Democratic presidential candidate, Sen. Bernie Sanders, I-Vt., speaks to reporters on Wednesday, March 11, 2020, in Burlington, Vermont. Credit: Charles Krupa | AP

Tuesday’s Democratic primaries delivered one devastating reality to the campaign of Vermont Sen. Bernie Sanders: His revolution has not materialized. Again.

Does that mean he should drop out? Not necessarily. Sanders is still drawing votes and winning delegates, still delivering an important message and still stands a long-shot chance of winning the nomination.

The emphasis there is on “long-shot.”

But it’s clear he does need to take a cold assessment of how this race is likely to play out. Losing Texas, Massachusetts and now Michigan to former Vice President Joe Biden, who enjoys the support of the traditional Democratic base, is problematic to say the least. Especially with the primary contests ahead.

On Tuesday the fight moves to Illinois and Ohio, where the results will likely resemble the Biden blowout in Michigan; Florida, where Biden enjoys a staggering lead in the polls; and Arizona, where Biden also holds a significant lead.

From Sanders’ perspective, the prospect of a zero-for-four showing next week is rather daunting and it’s not the result of Democratic Party chicanery or the old guard establishment putting its thumb on the scale. His calls for a rising up of young voters have gone unheeded, just as they did four years ago. And the people voting in the Democratic contests this cycle have been consistent.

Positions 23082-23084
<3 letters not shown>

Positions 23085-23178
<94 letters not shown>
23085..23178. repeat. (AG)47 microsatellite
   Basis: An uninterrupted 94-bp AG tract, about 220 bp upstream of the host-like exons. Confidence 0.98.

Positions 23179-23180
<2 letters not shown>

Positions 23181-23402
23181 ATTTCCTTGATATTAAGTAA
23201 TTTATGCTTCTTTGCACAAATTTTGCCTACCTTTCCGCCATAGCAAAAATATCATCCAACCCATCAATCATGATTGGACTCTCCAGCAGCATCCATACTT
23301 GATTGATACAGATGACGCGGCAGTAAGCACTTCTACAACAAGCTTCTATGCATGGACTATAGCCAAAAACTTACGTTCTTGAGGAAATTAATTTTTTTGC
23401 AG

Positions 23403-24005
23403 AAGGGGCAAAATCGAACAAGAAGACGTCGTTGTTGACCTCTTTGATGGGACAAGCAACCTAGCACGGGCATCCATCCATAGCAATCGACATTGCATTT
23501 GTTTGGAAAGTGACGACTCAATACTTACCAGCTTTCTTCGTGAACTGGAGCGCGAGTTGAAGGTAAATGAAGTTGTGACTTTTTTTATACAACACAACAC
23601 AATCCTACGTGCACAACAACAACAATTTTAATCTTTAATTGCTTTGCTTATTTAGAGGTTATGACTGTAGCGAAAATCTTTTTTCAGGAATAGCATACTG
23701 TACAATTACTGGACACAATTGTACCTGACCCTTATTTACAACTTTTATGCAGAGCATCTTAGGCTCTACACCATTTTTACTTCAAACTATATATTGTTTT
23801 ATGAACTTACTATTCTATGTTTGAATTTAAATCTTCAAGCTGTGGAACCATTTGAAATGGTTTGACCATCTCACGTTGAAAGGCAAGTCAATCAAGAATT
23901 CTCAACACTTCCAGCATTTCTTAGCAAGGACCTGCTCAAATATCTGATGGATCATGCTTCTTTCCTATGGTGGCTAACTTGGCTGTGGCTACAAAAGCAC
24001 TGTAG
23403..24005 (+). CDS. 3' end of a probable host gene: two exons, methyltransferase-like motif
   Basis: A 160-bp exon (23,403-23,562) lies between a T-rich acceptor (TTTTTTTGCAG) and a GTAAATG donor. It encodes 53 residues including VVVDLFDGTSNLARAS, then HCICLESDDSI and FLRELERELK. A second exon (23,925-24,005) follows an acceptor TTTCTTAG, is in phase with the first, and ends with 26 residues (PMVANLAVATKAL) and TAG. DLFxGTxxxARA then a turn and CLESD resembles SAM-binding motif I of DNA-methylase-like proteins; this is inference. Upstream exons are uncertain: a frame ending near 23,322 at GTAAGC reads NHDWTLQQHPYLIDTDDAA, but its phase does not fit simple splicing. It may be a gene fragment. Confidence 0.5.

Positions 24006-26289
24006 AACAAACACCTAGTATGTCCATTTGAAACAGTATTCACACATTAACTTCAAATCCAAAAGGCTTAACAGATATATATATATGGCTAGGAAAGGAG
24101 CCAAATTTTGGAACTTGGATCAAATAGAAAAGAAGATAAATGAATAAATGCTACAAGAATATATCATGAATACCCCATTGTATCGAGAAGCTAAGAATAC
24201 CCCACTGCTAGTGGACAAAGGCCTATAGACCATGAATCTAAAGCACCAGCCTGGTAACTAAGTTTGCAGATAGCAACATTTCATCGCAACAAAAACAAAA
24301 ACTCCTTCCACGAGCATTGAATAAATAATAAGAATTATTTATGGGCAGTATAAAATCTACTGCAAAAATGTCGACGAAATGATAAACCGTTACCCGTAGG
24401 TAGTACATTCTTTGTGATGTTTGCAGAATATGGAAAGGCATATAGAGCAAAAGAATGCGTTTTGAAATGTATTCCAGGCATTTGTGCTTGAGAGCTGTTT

In New Hampshire, Sanders and fellow progressive Sen. Elizabeth Warren combined for about 35 percent of the vote. Sanders’ support Tuesday in Michigan? About the same — 36 percent. Progressives did a little better in the Iowa caucuses and the South Carolina primary, but Sanders has a ceiling, and he keeps hitting it.

In other words, Democratic voters are speaking. Quite loudly.

If the ultimate goal is to remove President Trump, the longer Sanders hangs in the longer it will take for the Democratic Party to unite behind a single standard-bearer. Given the electoral map, it will take a unified and energized effort to turn toss-up states like Wisconsin, Pennsylvania, Florida and Arizona.

And Trump knows that. For weeks now he has been tweeting his personal analysis of the Democratic primaries, seeking to fan discontent and paranoia among Sanders supporters still feeling the burn from the 2016 nomination fight, in which party leaders favored Hillary Clinton.

Who needs Russian meddling when we have Trump? If there’s ever a “Hamilton”-style production of this era, Trump ought to be portrayed as a trolling troubadour.

If and when Sanders drops out, he will need to not only align behind Biden, but do so with enthusiasm — and play down his criticisms of their policy differences. He will need to work hard to move his supporters into the coalition to oust Trump and, perhaps just as critical, to flip the Senate — another long shot.

If they succeed, Sanders and his supporters will have their seats at the table to push his more progressive policies.

But if Trump wins reelection and Congress remains split, progressives will remain outsiders. And that does the cause no good.

Scott Martelle is an opinion writer for the Los Angeles Times. He is a native of Maine.